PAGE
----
She asked him about objects and their colors and functions. A ball was a “bouncy ball,” and he couldn’t reliably identify the color, though she wasn’t sure if she was simply mishearing him. But he didn’t understand functions at all. She showed him a button, and he didn’t know the word for it, though he held it up to his shirt to demonstrate that he understood what it was. He identified it as the wrong color. And when she asked what it does, he simply dropped it.
She asked him to copy her simple drawings. He did well with a vertical line. But when she tried to get him to draw a horizontal line, he failed twice. She asked him to draw a circle, showing him how, and he could not master it. She drew a cross for him to copy, and he couldn’t complete it. She explained he also holds his pencil in a “fisted grip,” meaning he holds it by the top end in a fist, rather than the way you’re supposed to hold it.
She said that his speech is not only garbled, but his actual language is delayed. He should be farther along at this age.
His motor skills were lacking, as well. He was unable to keep to the straight line on the floor, and when he stood on one foot, he could only hold it for three seconds, which is apparently not as good as what he should be doing.
All in all, his results identified some significant developmental delays. His final score?
Not the 20 I’d thought, nor even 19 or 18. Not a teen at all. A ten. And so my heart hurt, and I felt like a failure. How did I let him get so far behind? The kid is so bright and LOVES to learn. He loves to understand things, and he is so proud when he receives praise for something new. And yet, he’s struggling. And truly, I had no idea.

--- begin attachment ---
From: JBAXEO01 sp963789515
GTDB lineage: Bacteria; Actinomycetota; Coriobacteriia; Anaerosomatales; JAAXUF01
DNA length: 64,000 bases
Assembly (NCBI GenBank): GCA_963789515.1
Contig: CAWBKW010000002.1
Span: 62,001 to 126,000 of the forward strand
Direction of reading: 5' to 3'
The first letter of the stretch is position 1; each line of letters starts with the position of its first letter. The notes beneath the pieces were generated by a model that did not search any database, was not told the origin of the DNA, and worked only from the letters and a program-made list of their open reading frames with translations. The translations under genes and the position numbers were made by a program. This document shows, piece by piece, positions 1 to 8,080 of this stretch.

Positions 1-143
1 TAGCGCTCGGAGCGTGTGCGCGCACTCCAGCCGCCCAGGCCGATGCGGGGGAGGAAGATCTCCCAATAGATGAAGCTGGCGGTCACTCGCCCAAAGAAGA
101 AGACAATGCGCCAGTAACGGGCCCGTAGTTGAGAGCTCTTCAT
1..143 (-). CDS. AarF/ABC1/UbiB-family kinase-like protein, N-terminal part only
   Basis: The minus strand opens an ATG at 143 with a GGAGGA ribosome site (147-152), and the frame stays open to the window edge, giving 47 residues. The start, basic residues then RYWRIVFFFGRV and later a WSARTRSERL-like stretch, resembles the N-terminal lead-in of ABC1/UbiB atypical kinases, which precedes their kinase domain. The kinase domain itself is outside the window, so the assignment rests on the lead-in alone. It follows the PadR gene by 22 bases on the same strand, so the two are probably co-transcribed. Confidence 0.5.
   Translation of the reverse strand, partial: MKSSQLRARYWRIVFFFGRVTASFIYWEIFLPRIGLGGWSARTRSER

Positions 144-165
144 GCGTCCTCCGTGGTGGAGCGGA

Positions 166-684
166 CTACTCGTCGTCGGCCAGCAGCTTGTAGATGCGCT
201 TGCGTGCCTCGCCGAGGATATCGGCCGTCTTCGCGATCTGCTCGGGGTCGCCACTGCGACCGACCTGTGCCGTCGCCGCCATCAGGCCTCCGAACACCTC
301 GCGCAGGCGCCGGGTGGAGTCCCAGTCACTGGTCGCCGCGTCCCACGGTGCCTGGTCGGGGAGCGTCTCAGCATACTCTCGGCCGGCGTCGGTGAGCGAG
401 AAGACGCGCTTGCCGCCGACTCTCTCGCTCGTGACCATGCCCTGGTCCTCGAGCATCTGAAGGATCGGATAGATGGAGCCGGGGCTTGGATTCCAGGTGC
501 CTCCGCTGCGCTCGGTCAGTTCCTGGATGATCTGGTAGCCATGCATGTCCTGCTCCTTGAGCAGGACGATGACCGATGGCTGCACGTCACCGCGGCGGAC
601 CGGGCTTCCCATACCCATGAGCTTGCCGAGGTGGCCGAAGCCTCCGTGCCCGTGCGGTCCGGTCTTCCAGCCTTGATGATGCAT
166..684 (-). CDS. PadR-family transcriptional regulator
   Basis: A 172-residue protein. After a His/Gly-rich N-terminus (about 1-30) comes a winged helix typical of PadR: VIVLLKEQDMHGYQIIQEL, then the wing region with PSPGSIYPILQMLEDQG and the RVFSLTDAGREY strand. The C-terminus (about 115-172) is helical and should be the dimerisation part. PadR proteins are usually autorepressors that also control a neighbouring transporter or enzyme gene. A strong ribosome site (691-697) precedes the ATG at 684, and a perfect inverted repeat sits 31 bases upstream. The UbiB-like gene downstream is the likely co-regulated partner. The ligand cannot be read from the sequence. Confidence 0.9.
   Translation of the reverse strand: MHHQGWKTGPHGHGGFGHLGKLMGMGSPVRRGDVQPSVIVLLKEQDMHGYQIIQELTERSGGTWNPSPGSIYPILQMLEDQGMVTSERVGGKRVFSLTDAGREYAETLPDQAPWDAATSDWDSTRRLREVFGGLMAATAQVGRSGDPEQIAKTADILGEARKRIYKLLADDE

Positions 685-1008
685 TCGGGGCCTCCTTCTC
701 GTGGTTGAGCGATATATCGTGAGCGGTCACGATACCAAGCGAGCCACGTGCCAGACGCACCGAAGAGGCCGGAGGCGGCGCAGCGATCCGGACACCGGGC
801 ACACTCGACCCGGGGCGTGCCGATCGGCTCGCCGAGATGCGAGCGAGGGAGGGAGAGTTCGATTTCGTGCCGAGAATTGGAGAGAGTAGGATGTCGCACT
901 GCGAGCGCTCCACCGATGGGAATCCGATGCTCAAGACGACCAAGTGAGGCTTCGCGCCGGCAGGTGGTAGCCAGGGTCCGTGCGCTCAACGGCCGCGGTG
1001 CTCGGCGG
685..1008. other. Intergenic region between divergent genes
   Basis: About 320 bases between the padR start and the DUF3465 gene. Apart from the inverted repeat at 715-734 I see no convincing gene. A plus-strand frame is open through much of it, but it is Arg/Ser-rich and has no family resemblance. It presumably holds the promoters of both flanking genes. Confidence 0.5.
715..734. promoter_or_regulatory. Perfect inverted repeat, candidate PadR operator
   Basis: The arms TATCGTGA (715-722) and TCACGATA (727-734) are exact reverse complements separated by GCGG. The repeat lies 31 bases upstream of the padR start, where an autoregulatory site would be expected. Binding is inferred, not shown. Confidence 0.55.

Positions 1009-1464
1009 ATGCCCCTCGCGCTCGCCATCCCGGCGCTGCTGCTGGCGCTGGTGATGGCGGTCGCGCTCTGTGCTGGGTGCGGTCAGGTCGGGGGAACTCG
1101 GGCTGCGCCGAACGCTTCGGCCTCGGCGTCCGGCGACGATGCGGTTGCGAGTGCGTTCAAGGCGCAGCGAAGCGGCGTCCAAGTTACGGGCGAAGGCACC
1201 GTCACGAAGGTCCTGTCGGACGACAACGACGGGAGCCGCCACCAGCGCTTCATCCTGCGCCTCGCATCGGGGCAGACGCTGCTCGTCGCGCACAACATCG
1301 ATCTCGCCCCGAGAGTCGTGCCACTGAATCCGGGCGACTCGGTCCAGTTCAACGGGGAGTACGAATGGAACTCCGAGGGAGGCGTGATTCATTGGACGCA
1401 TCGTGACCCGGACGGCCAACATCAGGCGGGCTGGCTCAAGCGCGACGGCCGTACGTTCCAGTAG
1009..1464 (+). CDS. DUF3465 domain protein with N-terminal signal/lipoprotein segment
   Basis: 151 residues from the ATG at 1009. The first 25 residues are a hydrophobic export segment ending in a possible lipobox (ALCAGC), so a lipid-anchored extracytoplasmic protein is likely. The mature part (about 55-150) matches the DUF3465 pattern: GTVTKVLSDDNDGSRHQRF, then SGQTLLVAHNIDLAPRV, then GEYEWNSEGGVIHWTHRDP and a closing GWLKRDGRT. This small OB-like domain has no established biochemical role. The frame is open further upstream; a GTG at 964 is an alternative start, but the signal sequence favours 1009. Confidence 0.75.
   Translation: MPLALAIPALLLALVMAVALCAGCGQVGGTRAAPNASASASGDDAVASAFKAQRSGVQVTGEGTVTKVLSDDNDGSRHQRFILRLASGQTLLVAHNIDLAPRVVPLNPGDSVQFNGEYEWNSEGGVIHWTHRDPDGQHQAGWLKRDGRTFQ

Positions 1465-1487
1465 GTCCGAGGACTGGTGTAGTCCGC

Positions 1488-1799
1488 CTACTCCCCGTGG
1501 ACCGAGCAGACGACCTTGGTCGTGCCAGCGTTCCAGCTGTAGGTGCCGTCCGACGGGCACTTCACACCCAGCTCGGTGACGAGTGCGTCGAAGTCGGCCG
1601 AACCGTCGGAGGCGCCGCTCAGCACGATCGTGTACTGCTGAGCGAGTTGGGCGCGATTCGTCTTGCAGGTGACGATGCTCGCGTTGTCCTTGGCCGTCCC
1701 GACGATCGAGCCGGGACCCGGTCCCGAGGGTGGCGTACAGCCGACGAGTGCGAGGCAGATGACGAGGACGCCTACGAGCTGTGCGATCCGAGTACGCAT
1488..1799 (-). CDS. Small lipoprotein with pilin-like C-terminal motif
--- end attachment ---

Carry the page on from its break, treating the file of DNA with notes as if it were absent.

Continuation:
He will be having a more in-depth assessment next month to determine exactly what his special needs are, and we will then make the decision on what the next steps are. It is likely he’ll be starting preschool to get the hands on help he needs before “real” school starts. We have time to turn this around, and whatever happens, it doesn’t change the fact that he’s a bright star in my life.
I believe it is the hearing problems that have caused him to fall behind, and we have those under control now. I’ve no doubt that with time and patience and extra work, we can get him caught up without ever making him feel defeated. He will get the best help we can get for him, and we will work with him at home to make learning as fun as possible so that he never feels discouraged or like he’s not good enough.
God, that’s just my worst fear right now… that he’ll imagine he’s not good enough. And that we will forget that he’s a kid and focus so much on catching him up to where he’s “supposed” to be that we will keep him from enjoying this time as a toddler.
I will be scouring Pinterest and other sites for good educational games and activities, and I’d LOVE to hear any ideas anyone may have on how to keep him happy and learning.
For now, I just keep this phrase in my heart and in my head: